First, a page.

EDB aims to offer at least $1.6bn in financing this year, CEO says

Exclusive: State-owned lender will focus on supporting renewable energy projects in 2023 as the UAE prepares to host Cop28 later this year

Ahmed Al Naqbi, chief executive of EDB, said the lender will focus on supporting small and medium businesses in the UAE. Photo: Emirates Development Bank
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Emirates Development Bank, the state-owned lender which provides financing for the UAE's priority sectors, aims to offer at least Dh6 billion ($1.6 billion) in funding this year, its chief executive has said.

The bank, which provided Dh6.1 billion in financing in 2022, will not “do any less than last year” in 2023, Ahmed Al Naqbi told The National in an interview on Wednesday.

“I can definitely say that we will be able to do … no less than Dh6 billion of further support, but hopefully, it will be more than that. And also, the reality of the capacity of the market has to be taken into consideration,” Mr Al Naqbi said.

EDB currently provides direct and indirect financing to UAE-domiciled businesses or projects across its five priority sectors — manufacturing, infrastructure, advanced technology, food security and health care.

It has set aside Dh30 billion for direct and indirect lending to more than 13,500 companies in those sectors by 2025.

“EDB is definitely a leader in the five sectors … But there's a finite universe, a finite market. I wish we could put Dh100 billion out there, but there might not be that [many] number of projects out there. But we do believe that what we did last year is fair to replicate,” Mr Al Naqbi said.

The financing given last year marked an increase of nearly eight times on an annual basis, the bank said.

EDB provided loans to about 180 companies last year, Mr Al Naqbi added, with the bulk of them being small enterprises, including 50 to 70 under the “micro” businesses category.

While Dh1.8 billion in loans was approved for small and medium enterprises last year, the funding approved for large corporates surged to Dh4.3 billion as part of efforts to support the UAE’s “national priority sectors with large projects in key areas”, including data centres, desalination plants, transport, hospitals, manufacturers and specialised logistics, EDB said.

“So there's actually a very large number of small entities, start-ups, that are doing projects in the country, that we are giving loans to. And then above that, we have our mid-caps and large-caps, and they will typically do more large-scale economic projects to support the country. But it [the customer base] is very well diversified,” Mr Al Naqbi said.

“If there is a concentration, it's the concentration in manufacturing, so [we are] looking at as many projects as possible that are greenfield manufacturing projects here in the country.”

The UAE unveiled its industrial strategy, Operation 300bn, in 2021 to increase the industrial sector’s contribution to gross domestic product to Dh300 billion by 2031, from Dh133 billion in 2021.

It has also launched the Make It in the Emirates initiative, which encourages local and international investors to manufacture and export products from the UAE.

Within manufacturing, EDB is seeing a lot of traction in foodstuff, pharmaceuticals and petrochemical sub-sectors, Mr Al Naqbi said.

Meanwhile, loans disbursed through EDB's microlending platform, which is powered by Beehive, stood at more than Dh100 million last year.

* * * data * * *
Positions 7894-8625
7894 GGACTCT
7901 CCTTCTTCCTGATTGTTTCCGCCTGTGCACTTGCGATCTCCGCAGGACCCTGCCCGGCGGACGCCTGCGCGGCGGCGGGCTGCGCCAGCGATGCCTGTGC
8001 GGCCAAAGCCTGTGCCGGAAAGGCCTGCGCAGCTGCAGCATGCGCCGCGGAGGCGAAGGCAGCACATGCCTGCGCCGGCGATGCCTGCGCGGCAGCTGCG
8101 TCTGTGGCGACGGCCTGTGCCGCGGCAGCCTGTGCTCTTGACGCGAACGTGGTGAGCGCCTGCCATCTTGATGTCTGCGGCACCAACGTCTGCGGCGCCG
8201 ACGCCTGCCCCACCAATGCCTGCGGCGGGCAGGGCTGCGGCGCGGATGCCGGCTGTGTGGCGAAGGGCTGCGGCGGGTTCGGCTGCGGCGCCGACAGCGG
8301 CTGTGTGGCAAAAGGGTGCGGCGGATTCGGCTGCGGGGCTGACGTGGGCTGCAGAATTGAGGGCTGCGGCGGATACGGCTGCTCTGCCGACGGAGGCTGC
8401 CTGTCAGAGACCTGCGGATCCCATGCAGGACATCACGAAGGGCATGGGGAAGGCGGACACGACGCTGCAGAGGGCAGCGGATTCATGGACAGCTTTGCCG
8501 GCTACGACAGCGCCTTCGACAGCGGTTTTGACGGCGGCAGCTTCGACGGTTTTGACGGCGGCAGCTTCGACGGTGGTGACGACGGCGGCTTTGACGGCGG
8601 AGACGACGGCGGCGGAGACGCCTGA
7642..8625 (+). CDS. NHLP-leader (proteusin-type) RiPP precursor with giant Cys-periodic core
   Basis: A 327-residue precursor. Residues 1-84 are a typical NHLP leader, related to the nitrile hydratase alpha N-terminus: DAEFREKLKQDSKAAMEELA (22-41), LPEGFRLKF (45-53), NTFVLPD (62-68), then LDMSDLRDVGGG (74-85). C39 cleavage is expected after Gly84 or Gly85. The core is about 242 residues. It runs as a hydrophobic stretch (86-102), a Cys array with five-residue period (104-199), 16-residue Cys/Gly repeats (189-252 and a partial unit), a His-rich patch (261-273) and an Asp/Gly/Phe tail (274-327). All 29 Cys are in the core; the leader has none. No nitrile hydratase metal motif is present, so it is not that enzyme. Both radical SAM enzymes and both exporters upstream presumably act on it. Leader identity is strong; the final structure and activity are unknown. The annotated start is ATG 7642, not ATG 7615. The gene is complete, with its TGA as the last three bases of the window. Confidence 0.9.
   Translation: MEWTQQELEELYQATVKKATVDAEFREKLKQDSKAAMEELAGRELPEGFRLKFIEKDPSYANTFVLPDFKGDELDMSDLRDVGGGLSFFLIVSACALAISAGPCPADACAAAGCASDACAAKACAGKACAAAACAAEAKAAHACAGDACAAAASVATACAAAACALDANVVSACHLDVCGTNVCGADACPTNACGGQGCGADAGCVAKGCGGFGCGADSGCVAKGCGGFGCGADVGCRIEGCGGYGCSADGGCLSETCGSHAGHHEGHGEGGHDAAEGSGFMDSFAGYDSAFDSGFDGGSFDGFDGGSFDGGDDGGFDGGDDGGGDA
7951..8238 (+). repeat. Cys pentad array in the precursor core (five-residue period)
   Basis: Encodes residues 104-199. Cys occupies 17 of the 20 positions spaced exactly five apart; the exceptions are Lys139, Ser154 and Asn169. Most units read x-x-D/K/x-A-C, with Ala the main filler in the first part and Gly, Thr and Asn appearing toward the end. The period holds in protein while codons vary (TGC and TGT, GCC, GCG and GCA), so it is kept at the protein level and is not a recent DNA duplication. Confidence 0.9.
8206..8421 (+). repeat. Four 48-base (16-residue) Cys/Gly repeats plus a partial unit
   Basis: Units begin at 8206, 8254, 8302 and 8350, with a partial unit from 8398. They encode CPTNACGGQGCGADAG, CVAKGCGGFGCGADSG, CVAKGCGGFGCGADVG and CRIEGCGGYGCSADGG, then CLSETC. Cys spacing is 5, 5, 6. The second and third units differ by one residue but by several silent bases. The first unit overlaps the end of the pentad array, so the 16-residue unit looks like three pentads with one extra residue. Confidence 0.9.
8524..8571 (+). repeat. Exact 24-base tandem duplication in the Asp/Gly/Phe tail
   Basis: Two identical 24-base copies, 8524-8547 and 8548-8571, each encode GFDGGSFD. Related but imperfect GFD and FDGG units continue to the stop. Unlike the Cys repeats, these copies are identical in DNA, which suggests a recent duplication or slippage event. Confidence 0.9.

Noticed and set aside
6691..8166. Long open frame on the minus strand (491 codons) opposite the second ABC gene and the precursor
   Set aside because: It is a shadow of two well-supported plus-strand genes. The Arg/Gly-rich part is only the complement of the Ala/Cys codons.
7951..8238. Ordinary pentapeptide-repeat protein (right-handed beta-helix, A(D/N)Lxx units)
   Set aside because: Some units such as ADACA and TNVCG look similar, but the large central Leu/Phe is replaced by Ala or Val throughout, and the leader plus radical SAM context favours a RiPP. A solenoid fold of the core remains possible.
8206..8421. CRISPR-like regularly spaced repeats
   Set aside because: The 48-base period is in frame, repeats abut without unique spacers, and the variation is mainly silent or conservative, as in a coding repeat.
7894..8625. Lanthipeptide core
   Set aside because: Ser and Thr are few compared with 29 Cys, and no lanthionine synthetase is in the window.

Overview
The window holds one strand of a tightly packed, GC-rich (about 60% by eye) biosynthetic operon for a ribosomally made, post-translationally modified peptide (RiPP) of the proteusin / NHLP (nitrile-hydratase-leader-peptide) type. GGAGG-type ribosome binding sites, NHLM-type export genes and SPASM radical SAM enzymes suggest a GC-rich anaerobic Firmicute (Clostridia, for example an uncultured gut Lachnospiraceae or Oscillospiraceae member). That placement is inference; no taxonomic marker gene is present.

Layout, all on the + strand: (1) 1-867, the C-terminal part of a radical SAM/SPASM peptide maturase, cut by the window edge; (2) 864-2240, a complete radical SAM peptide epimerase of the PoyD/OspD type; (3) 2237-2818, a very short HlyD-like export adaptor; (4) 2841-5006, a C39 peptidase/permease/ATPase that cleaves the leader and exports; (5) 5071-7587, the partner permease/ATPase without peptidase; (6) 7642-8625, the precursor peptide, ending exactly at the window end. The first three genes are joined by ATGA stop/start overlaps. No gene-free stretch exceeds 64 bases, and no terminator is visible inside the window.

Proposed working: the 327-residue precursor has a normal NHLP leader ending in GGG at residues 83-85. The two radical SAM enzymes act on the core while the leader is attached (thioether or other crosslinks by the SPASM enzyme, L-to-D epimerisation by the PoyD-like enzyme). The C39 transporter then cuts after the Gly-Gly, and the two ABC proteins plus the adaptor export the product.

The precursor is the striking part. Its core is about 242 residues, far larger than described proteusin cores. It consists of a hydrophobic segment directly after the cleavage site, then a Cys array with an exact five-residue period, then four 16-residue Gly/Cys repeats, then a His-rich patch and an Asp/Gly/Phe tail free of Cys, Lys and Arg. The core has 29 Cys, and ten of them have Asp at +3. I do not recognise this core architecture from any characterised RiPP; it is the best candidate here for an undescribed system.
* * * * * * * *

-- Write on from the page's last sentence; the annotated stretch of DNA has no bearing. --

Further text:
The platform allows SMEs to apply for loans of up to Dh5 million — directly through its business banking app — and receive approval or feedback within five days.

The support provided by the platform will increase this year, Mr Al Naqbi said.

“We're only going to push that even further. Because from our mandate … we really have a focus on the smaller-size companies. And we want them to be the ones that are receiving the support from EDB in the ways that we can support them,” he said.

“They are obviously not necessarily always suitable for financing, because they might be too early stage start-up companies that don't have any income, and a loan might actually be a burden on them and a burden on their growth.

“But we can support them through transactional banking … And we're looking at adding things such as bill payments and wage-protection system to allow them to do the payroll. And all of this is basically free of charge on the application. So it's to support them — we're not looking to make money off of them.”

This year, EDB plans to finance a “much larger number” of renewables projects, in line with the UAE's Year of Sustainability.

“We are hosting Cop28 here in the UAE, our chairman Dr Sultan Al Jaber, is the president-designate of Cop28, so definitely, you will see EDB very much moving into that sector.”

The bank is allocating up to Dh1 billion to support renewable projects this year, Mr Al Naqbi said during a panel discussion at the investment conference Investopia in Abu Dhabi on Thursday.

“The UAE, I don’t see it as a hydrocarbon leader,” Mr Al Naqbi said.

“I see the UAE as a leader in energy space ... we are very much a leader in solar, we are very much a leader in hydrogen, we are very much a leader in many facets of the energy sector and we will continue to be so and continue to invest in that area.”

For this year, EDB will also focus on building more tailor-made financing solutions for AgriTech, Mr Al Naqbi said.

“AgriTech and farming require a very specialised kind of financing because of the longer breakeven points of those projects. So we are looking to launch this year a specialised product that is for that sector,” he said.

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Updated: March 02, 2023, 12:55 PM